Foundations asked for transfer for the high court to decide whether the decision usurped the Gaming Commission's regulatory authority and the attorney general's power to investigate local development agreement issues on the commission's request; whether in holding East Chicago could "always" alter or terminate the agreement contravenes the Supreme Court's ruling in Zoeller v. East Chicago Second Century Inc., 904 N.E.2d 213 (Ind. 2009); and whether other issues involving the 2007 Budget Act merit the high court's review in resolving an overall controversy in which it has granted transfer in two related cases, one awaiting a decision. Foundations also questions whether the ruling in the instant case interferes with the high court's exclusive transfer jurisdiction and prior decisions that judgments are res judicata pending appeal until reversed.

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  1. The sad thing is that no fish were thrown overboard The "greenhorn" who had never fished before those 5 days was interrogated for over 4 hours by 5 officers until his statement was illicited, "I don't want to go to prison....." The truth is that these fish were measured frozen off shore and thawed on shore. The FWC (state) officer did not know fish shrink, so the only reason that these fish could be bigger was a swap. There is no difference between a 19 1/2 fish or 19 3/4 fish, short fish is short fish, the ticket was written. In addition the FWC officer testified at trial, he does not measure fish in accordance with federal law. There was a document prepared by the FWC expert that said yes, fish shrink and if these had been measured correctly they averaged over 20 inches (offshore frozen). This was a smoke and mirror prosecution.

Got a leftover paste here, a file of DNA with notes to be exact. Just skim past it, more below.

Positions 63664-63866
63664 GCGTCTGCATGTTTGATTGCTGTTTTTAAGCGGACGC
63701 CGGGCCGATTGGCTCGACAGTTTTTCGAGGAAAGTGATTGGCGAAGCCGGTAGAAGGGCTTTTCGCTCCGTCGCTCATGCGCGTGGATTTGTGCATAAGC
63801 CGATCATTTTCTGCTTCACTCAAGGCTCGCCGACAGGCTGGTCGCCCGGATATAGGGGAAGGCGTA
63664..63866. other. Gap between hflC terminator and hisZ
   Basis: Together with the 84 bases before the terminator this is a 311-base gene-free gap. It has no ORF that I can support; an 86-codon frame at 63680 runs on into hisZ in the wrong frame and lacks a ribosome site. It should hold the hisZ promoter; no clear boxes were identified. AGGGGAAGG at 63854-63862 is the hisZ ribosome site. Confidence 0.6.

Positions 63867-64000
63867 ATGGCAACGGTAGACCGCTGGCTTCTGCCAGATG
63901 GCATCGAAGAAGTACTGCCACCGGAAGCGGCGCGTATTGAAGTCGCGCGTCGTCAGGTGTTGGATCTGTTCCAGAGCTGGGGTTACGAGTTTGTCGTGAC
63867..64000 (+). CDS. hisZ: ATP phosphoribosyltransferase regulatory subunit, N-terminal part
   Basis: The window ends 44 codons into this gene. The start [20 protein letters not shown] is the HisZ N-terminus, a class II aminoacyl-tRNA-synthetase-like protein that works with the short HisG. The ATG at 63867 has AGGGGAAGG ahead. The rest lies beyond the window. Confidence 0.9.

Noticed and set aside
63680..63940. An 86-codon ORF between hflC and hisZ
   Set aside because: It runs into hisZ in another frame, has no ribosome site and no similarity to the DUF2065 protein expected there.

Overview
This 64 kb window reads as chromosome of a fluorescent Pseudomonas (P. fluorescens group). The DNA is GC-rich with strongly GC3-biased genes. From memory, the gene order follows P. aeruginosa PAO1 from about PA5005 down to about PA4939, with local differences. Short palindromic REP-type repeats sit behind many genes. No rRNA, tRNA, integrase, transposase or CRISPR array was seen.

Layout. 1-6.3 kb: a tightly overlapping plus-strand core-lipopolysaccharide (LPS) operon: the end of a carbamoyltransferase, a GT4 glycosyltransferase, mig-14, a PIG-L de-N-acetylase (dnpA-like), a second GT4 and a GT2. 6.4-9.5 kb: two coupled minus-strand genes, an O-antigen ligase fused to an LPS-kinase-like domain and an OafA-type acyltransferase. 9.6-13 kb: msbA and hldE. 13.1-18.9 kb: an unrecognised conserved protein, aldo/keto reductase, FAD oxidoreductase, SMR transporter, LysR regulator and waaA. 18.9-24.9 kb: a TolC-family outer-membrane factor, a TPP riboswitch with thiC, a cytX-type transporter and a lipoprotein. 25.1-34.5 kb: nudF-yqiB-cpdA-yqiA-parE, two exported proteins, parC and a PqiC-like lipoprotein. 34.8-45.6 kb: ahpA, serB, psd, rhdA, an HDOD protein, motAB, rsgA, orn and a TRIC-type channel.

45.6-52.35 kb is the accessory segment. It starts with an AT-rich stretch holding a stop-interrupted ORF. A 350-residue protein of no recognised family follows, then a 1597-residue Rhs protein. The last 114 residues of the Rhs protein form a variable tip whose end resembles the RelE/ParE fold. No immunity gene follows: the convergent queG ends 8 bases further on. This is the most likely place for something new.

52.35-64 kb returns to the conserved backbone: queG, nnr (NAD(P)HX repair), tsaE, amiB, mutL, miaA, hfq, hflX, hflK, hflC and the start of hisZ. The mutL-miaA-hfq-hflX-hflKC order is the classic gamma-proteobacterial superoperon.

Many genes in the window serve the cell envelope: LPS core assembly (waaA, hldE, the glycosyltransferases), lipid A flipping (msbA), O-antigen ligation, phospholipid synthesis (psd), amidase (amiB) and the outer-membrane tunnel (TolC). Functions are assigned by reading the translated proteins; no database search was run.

2. I love this, Dave! Many congrats to you! We've come a long way from studying for the bar together! :)

  3. This outbreak illustrates the absurdity of the extreme positions taken by today's liberalism, specifically individualism and the modern cult of endless personal "freedom." Ebola reminds us that at some point the person's own "freedom" to do this and that comes into contact with the needs of the common good and "freedom" must be curtailed. This is not rocket science, except, today there is nonstop propaganda elevating individual preferences over the common good, so some pundits have a hard time fathoming the obvious necessity of quarantine in some situations....or even NATIONAL BORDERS...propagandists have also amazingly used this as another chance to accuse Western nations of "racism" which is preposterous and offensive. So one the one hand the idolatry of individualism has to stop and on the other hand facts people don't like that intersect with race-- remain facts nonetheless. People who respond to facts over propaganda do better in the long run. We call it Truth. Sometimes it seems hard to find.

  4. It would be hard not to feel the Kramers' anguish. But Catholic Charities, by definition, performed due diligence and held to the statutory standard of care. No good can come from punishing them for doing their duty. Should Indiana wish to change its laws regarding adoption agreements and or putative fathers, the place for that is the legislature and can only apply to future cases. We do not apply new laws to past actions, as the Kramers seem intent on doing, to no helpful end.

  5. I am saddened to hear about the loss of Zeff Weiss. He was an outstanding member of the Indianapolis legal community. My thoughts are with his family.